After failing to win enough support the past two years, proponents of expanded gambling in Illinois see it having better chances this year, with other issues out of the way and the state in dire need of cash.
The legislation, which would establish five new casinos — including one in Danville — and authorize slot machines at racetracks and airports, went out with a whimper last May as the session adjourned. Lawmakers discussed the lengthy, complex proposal extensively but never called it for a vote.
So far, advocates are pushing almost identical legislation this year, but circumstances are different. It's an election year, but lawmakers must deal with a number of difficult tax and budget issues, even as they try again to overcome the ethical concerns raised by Gov. Pat Quinn.
"I believe there's an opportunity to pass a bill that the governor will sign," said state Rep. Lou Lang, an assistant House majority leader and sponsor of previous gambling legislation. "Having said that, it's a timing issue. There's an election year, and gaming is a difficult issue at best."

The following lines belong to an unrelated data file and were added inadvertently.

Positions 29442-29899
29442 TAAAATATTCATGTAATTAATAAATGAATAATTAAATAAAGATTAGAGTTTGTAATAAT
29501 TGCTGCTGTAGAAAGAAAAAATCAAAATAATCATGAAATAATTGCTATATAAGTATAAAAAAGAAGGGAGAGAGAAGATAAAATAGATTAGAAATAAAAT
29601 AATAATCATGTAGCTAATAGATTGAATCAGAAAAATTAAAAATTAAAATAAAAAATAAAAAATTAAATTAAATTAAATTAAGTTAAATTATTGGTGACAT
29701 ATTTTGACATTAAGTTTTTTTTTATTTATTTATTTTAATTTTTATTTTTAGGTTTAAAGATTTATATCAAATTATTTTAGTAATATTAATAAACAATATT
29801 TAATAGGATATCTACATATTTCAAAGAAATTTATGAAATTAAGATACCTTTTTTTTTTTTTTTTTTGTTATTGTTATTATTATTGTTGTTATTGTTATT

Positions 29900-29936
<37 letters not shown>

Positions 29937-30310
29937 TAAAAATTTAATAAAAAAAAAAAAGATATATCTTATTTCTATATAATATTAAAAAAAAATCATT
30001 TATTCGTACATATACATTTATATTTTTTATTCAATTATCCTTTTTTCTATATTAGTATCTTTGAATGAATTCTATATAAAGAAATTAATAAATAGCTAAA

Much has changed in recent months, including the passage of pension reform legislation, which Gov. Pat Quinn had said must be accomplished before he'd consider signing a gambling expansion proposal. Quinn has vetoed two previous gaming bills passed by the Legislature.
In addition, lawmakers have been looking for new sources of funding as they debate whether to extend the state's income tax increase, which is scheduled to roll back from 5 percent to 3.75 percent next January. Sponsors say gambling expansion would provide an estimated $400 million to $1 billion a year in revenue.
"There's no doubt we need some revenue," said Sen. Terry Link, a Waukegan Democrat.
The bill, sponsored by Democratic State Rep. Bob Rita of Blue Island, calls for adding casinos in Rockford, Danville, Chicago's south suburbs and Lake County in addition to Chicago. It also would allow current and future casino licensees to apply for an online gambling license and add slot machines at the state's horse-racing tracks and O'Hare and Midway international airports. The bulk of revenue from brick-and-mortar gambling would go toward school funding.